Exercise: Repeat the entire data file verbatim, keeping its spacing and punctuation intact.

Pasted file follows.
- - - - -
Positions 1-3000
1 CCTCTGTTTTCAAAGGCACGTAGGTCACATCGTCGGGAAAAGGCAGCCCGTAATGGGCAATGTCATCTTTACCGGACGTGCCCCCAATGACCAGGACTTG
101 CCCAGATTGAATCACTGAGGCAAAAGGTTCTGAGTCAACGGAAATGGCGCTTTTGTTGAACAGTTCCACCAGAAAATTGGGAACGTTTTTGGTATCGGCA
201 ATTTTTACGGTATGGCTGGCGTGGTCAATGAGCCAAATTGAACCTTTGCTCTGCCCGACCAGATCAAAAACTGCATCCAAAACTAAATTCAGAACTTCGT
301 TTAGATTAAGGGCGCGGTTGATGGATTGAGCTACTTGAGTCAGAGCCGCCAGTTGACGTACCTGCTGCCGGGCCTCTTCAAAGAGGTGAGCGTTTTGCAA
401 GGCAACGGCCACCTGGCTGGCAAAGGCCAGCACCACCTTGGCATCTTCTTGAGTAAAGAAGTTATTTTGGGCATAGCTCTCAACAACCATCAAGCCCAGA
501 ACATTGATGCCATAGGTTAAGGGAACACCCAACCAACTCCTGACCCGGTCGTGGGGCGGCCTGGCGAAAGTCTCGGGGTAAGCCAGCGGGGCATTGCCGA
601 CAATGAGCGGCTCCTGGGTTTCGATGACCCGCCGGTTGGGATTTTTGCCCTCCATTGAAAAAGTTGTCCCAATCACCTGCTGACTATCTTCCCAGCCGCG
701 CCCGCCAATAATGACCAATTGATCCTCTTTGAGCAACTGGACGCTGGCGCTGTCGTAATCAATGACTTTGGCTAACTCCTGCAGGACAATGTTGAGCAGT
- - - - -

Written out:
Positions 1-3000
1 CCTCTGTTTTCAAAGGCACGTAGGTCACATCGTCGGGAAAAGGCAGCCCGTAATGGGCAATGTCATCTTTACCGGACGTGCCCCCAATGACCAGGACTTG
101 CCCAGATTGAATCACTGAGGCAAAAGGTTCTGAGTCAACGGAAATGGCGCTTTTGTTGAACAGTTCCACCAGAAAATTGGGAACGTTTTTGGTATCGGCA
201 ATTTTTACGGTATGGCTGGCGTGGTCAATGAGCCAAATTGAACCTTTGCTCTGCCCGACCAGATCAAAAACTGCATCCAAAACTAAATTCAGAACTTCGT
301 TTAGATTAAGGGCGCGGTTGATGGATTGAGCTACTTGAGTCAGAGCCGCCAGTTGACGTACCTGCTGCCGGGCCTCTTCAAAGAGGTGAGCGTTTTGCAA
401 GGCAACGGCCACCTGGCTGGCAAAGGCCAGCACCACCTTGGCATCTTCTTGAGTAAAGAAGTTATTTTGGGCATAGCTCTCAACAACCATCAAGCCCAGA
501 ACATTGATGCCATAGGTTAAGGGAACACCCAACCAACTCCTGACCCGGTCGTGGGGCGGCCTGGCGAAAGTCTCGGGGTAAGCCAGCGGGGCATTGCCGA
601 CAATGAGCGGCTCCTGGGTTTCGATGACCCGCCGGTTGGGATTTTTGCCCTCCATTGAAAAAGTTGTCCCAATCACCTGCTGACTATCTTCCCAGCCGCG
701 CCCGCCAATAATGACCAATTGATCCTCTTTGAGCAACTGGACGCTGGCGCTGTCGTAATCAATGACTTTGGCTAACTCCTGCAGGACAATGTTGAGCAGT